The Texas Democrats who blocked a Republican-backed voting restrictions bill from becoming state law at the eleventh hour last month will head to the U.S. Capitol on Tuesday to lobby senators as part of a broader, last-ditch effort to rally support for a major voter rights bill. Nearly two dozen state Democrats plan to lobby senators in behalf of the For the People Act, a broad bill that would create a federal floor of voting rights access and kneecap laws like the one proposed in Texas and already enacted in other Republican-led states. The schedule is still in flux, but a source with knowledge of the plans said the Texas legislators are scheduled to meet with Democratic Sens. Amy Klobuchar of Minnesota and Jeff Merkley of Oregon and Republican Sens. Ted Cruz and John Cornyn, both of Texas. They will also meet with House Speaker Nancy Pelosi, D-Calif., and hope to meet with Sen. Raphael Warnock, D-Ga., in their push for federal voting rights legislation. They will head to the White House for a previously announced meeting Wednesday with Vice President Kamala Harris, who is leading the Biden administration’s push to protect voting rights. “This is, in my mind, a now-or-never moment. It’s an all-hands-on-deck moment,” state Rep. Trey Martinez Fischer said Sunday. “On that last day” of the Texas House session, “on that gloomy Sunday, we knew we didn’t have the votes, but we found a will, and we found a way.”

Full Article: As hope for federal voting rights rescue dims, state Democrats, advocates turn up the heat

National: Exodus of election officials raises concerns of partisanship | Anthony Izaguirre/Associated Press

There is no shortage of job openings for local election officials in Michigan. It’s the same in Pennsylvania. Wisconsin, too. After facing threats and intimidation during the 2020 presidential election and its aftermath, and now the potential of new punishments in certain states, county officials who run elections are quitting or retiring early. The once quiet job of election administration has become a political minefield thanks to the baseless claims of widespread fraud that continue to be pushed by many in the Republican Party. The exits raise a pressing question: Who will take these jobs? Barb Byrum, clerk of Ingham County, Michigan, has an idea. “These conspiracy theorists are in it for the long haul. They’re in it to completely crumble our republic, and they’re looking at these election administrator positions,” said Byrum, a Democrat. “They’re playing the long game.” It’s difficult to quantify exactly how many election officials across the country have left their posts and why, since the departures are not generally tallied. Retirements also are common after presidential elections. But in places that do track such information, along with anecdotal accounts from county officials, it is clear that many have recently left because of the newfound partisan rancor around the jobs and the threats many local election workers faced leading up to the November election and afterward as former President Donald Trump and his allies challenged the results.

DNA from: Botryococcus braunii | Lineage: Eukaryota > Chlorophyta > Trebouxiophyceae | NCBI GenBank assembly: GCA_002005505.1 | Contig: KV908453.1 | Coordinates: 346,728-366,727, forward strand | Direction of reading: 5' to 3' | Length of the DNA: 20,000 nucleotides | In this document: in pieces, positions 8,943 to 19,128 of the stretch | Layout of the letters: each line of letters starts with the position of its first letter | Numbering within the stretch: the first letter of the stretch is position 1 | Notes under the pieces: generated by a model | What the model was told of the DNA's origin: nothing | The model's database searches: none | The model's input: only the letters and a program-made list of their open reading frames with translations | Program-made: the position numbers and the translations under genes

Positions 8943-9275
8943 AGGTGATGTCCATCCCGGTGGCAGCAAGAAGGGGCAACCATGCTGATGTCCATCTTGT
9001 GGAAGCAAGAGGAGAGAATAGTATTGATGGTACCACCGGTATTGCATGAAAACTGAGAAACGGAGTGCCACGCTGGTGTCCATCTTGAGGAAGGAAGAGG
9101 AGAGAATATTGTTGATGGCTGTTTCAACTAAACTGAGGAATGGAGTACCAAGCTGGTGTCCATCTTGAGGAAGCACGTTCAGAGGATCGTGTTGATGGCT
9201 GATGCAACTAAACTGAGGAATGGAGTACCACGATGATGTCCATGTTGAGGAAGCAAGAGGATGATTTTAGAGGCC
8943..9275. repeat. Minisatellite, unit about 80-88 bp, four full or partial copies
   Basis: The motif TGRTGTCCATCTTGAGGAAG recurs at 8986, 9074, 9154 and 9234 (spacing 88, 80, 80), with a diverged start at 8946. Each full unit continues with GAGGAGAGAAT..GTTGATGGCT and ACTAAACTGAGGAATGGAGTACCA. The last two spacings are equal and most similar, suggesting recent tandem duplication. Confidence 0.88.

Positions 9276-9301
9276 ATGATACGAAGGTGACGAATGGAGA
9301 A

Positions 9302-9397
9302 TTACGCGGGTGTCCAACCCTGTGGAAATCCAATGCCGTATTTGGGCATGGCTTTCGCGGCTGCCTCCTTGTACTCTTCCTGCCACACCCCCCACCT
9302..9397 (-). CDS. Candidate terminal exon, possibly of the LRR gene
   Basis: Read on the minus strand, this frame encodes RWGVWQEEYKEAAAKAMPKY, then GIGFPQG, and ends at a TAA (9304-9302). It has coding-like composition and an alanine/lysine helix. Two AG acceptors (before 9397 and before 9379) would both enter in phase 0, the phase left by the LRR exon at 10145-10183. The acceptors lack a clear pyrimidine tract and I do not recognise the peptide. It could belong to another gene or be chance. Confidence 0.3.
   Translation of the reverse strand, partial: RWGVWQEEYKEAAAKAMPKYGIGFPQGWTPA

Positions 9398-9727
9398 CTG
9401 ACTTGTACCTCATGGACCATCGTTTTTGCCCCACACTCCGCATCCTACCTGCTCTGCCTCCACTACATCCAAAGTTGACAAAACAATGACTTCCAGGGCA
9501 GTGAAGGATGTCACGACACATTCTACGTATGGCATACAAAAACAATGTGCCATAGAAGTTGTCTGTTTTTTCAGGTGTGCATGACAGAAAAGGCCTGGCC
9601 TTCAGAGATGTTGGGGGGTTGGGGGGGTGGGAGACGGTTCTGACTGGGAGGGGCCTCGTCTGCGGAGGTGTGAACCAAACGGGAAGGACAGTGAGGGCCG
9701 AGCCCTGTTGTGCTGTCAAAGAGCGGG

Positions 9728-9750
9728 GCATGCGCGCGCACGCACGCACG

Full Article: Exodus of election officials raises concerns of partisanship

Editorial: How Joe Manchin could escape the trap he set for himself | Edward B. Foley/The Washington Post

Sen. Joe Manchin III (D-W.Va.) is correct that any electoral reform enacted by Congress must be bipartisan — not one party’s rules imposed over the other’s unified opposition. But his position on the filibuster may need some adjustment if his own stated standard for bipartisan electoral reform is to prevail. First, let’s focus on why Manchin is right to nix the Democratic Party’s dream elections bill, For the People Act (H.R. 1/S.B. 1), in its current form. Not only does it contain components that are dubious on policy grounds, including campaign finance provisions that would increase funds for extremists such as Rep. Marjorie Taylor Greene (R-Ga.). It also has items that are poison pills for Republicans, such as mandatory “same-day” registration and eliminating voter identification requirements for on-demand vote-by-mail. H.R. 1 passed the House with zero Republican votes, and the companion S.B. 1 has zero GOP support in the Senate. That’s because it’s a purely partisan bill aimed at helping the Democratic Party win elections, not impartial reform designed to foster fair electoral competition in America’s traditional two-party system. If Democrats, such as House Speaker Nancy Pelosi (D-Calif.), keep saying that H.R. 1/S.B. 1, as currently drafted, is essential to secure democracy, they are self-deceived or deceitful. Same-day registration is hardly necessary for the preservation of self-government.

Full Article: Opinion | How Joe Manchin could escape the trap he set for himself – The Washington Post

Editorial: GOP preparing the ground to steal an election | Juan Williams/TheHill